European Journal of Inorganic Chemistry
Copyright © 2015 WILEY-VCH Verlag GmbH & Co. KGaA, Weinheim
Editor: Karen Hindson, Deputy Editor: Preeti Vashi
Impact Factor: 2.965
ISI Journal Citation Reports © Ranking: 2013: 10/45 (Chemistry Inorganic & Nuclear)
Online ISSN: 1099-0682
Associated Title(s): Angewandte Chemie International Edition, Chemistry - A European Journal, Chemistry – An Asian Journal, ChemistryOpen, ChemCatChem, Zeitschrift für anorganische und allgemeine Chemie
Summary of Changes in the IUPAC Recommendations on Naming Anionic Ligands
According to a recent recommendation [N. G. Connelly, T. Damhus, R. M. Hartshorn, A. T. Hutton (Eds.), Nomenclature of Inorganic Chemistry IUPAC Recommendations 2005, RSC Publishing, Cambridge, UK, 2005]:
"Names of anionic ligands, whether inorganic or organic, are modified to end in 'o'. In general, if the anion name ends in 'ide', 'ite' or 'ate', the final 'e' is replaced by 'o', giving 'ido', 'ito' and 'ato', respectively. It follows that halide ligands are named 'fluorido', 'chlorido', 'bromido' and 'iodido', and coordinated cyanide is named 'cyanido’. In its complexes, except for those of molecular hydrogen, hydrogen is always treated as anionic, and therefore 'hydrido' is used for hydrogen coordinating to all elements including boron."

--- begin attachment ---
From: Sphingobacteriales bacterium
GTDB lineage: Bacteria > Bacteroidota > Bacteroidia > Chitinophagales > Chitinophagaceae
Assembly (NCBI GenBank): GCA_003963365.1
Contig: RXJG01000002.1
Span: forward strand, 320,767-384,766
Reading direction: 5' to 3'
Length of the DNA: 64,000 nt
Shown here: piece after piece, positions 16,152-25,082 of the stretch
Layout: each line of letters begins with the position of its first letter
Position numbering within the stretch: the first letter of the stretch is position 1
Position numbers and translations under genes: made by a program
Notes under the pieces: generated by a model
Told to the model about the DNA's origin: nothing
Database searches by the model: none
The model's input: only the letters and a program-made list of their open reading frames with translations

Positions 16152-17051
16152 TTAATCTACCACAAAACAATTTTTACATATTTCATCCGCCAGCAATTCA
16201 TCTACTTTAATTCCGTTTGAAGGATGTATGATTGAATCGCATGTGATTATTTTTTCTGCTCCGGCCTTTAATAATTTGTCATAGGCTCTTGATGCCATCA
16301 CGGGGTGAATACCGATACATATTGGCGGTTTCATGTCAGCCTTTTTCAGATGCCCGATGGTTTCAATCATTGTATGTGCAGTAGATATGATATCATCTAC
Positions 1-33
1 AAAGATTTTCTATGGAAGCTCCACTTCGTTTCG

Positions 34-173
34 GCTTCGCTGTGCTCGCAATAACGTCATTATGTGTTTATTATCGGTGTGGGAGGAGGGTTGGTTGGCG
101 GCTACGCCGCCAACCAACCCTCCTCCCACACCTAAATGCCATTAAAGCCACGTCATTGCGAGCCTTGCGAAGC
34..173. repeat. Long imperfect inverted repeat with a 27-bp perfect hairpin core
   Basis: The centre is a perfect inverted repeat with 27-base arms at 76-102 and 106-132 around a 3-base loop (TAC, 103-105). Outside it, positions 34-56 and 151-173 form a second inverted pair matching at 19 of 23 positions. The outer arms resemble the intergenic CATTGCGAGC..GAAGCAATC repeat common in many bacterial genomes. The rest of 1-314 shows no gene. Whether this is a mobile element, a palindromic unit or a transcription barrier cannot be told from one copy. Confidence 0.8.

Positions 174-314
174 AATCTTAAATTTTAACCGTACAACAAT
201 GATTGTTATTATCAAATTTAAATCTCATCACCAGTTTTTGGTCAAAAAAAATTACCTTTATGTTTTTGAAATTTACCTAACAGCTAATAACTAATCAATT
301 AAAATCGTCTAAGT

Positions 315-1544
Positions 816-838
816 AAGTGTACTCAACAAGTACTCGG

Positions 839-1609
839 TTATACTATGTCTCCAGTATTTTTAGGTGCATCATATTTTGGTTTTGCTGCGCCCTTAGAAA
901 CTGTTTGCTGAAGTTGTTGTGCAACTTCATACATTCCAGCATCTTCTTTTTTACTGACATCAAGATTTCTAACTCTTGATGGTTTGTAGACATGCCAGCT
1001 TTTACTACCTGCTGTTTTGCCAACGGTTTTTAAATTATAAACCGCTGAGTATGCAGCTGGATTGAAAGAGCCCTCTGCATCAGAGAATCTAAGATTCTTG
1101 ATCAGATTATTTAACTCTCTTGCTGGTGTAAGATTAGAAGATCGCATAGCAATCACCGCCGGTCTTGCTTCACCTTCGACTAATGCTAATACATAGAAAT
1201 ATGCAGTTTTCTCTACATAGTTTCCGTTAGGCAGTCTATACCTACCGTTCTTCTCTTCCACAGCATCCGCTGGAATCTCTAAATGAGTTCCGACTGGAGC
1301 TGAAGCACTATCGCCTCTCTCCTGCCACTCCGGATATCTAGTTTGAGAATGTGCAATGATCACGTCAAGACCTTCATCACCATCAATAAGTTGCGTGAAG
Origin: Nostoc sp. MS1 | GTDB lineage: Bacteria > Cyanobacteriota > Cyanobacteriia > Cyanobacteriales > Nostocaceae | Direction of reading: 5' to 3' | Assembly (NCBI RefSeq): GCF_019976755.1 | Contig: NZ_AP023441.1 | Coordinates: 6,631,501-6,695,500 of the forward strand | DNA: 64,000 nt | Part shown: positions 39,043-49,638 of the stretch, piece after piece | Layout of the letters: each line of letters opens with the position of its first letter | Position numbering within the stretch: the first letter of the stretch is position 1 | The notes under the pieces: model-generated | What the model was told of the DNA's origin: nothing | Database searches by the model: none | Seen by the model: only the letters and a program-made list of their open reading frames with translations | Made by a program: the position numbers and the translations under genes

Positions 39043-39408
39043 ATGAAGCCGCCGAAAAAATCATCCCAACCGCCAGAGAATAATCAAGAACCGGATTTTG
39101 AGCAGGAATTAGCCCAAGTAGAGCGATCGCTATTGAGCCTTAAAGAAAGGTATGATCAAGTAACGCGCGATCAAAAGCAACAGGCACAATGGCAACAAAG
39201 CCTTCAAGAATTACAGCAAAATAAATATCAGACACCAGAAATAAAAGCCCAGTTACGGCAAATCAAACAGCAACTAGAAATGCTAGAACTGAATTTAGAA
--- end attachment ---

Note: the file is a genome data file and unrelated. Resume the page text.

"In the formulae for coordination entities, ligands are now ordered alphabetically according to first symbol of the abbreviation or formula used for the ligand, as written, irrespective of the charge."
For further details and examples, please see the "Frequently Asked Questions" section on the journal homepage and IUPAC publications and websites.